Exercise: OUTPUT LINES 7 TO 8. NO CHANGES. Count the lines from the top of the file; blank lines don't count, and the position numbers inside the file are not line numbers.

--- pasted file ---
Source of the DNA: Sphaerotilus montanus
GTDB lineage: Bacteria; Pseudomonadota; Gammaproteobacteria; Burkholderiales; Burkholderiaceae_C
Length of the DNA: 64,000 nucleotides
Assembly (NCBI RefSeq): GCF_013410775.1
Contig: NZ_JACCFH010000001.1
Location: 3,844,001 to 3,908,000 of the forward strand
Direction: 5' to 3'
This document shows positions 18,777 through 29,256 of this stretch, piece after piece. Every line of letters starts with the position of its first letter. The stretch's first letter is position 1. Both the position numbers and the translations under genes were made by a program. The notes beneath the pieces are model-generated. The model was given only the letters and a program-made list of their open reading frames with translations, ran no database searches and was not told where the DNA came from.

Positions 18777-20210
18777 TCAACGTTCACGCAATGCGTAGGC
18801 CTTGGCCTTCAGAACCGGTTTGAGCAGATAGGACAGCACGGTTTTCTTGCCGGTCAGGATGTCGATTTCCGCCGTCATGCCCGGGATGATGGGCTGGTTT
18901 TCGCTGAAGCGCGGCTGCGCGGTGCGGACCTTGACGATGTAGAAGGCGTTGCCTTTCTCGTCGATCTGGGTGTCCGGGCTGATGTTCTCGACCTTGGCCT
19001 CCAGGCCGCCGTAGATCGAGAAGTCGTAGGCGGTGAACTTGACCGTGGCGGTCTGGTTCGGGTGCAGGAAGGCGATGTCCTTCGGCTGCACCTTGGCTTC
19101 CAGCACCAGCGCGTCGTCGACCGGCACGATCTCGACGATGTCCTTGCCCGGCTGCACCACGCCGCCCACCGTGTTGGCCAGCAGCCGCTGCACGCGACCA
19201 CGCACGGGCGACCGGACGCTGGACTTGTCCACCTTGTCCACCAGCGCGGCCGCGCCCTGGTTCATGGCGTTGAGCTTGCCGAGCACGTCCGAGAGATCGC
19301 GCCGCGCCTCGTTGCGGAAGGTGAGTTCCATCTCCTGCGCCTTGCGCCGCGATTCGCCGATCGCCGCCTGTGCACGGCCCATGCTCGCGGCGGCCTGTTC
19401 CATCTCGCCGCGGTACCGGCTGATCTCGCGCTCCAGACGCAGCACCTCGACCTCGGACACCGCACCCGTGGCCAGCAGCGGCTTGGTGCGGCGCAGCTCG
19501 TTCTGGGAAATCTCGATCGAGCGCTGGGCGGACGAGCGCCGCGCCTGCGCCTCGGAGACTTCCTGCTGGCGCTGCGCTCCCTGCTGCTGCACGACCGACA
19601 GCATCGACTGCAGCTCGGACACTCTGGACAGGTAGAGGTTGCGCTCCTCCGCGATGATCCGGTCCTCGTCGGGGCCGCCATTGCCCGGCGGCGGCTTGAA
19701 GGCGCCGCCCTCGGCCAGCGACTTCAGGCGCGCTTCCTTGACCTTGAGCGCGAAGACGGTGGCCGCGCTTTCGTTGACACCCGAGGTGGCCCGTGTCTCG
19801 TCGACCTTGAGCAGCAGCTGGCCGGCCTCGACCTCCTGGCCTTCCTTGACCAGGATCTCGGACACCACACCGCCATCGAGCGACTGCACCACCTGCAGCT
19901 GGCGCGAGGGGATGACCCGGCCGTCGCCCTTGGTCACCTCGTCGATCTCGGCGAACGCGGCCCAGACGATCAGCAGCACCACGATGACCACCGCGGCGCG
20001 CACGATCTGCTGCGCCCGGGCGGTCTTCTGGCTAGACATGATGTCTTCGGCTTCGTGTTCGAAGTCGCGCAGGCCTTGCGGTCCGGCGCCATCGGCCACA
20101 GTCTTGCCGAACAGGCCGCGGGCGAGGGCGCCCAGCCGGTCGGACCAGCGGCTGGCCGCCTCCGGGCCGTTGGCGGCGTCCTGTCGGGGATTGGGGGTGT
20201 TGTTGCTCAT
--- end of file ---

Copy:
Direction: 5' to 3'
This document shows positions 18,777 through 29,256 of this stretch, piece after piece. Every line of letters starts with the position of its first letter. The stretch's first letter is position 1. Both the position numbers and the translations under genes were made by a program. The notes beneath the pieces are model-generated. The model was given only the letters and a program-made list of their open reading frames with translations, ran no database searches and was not told where the DNA came from.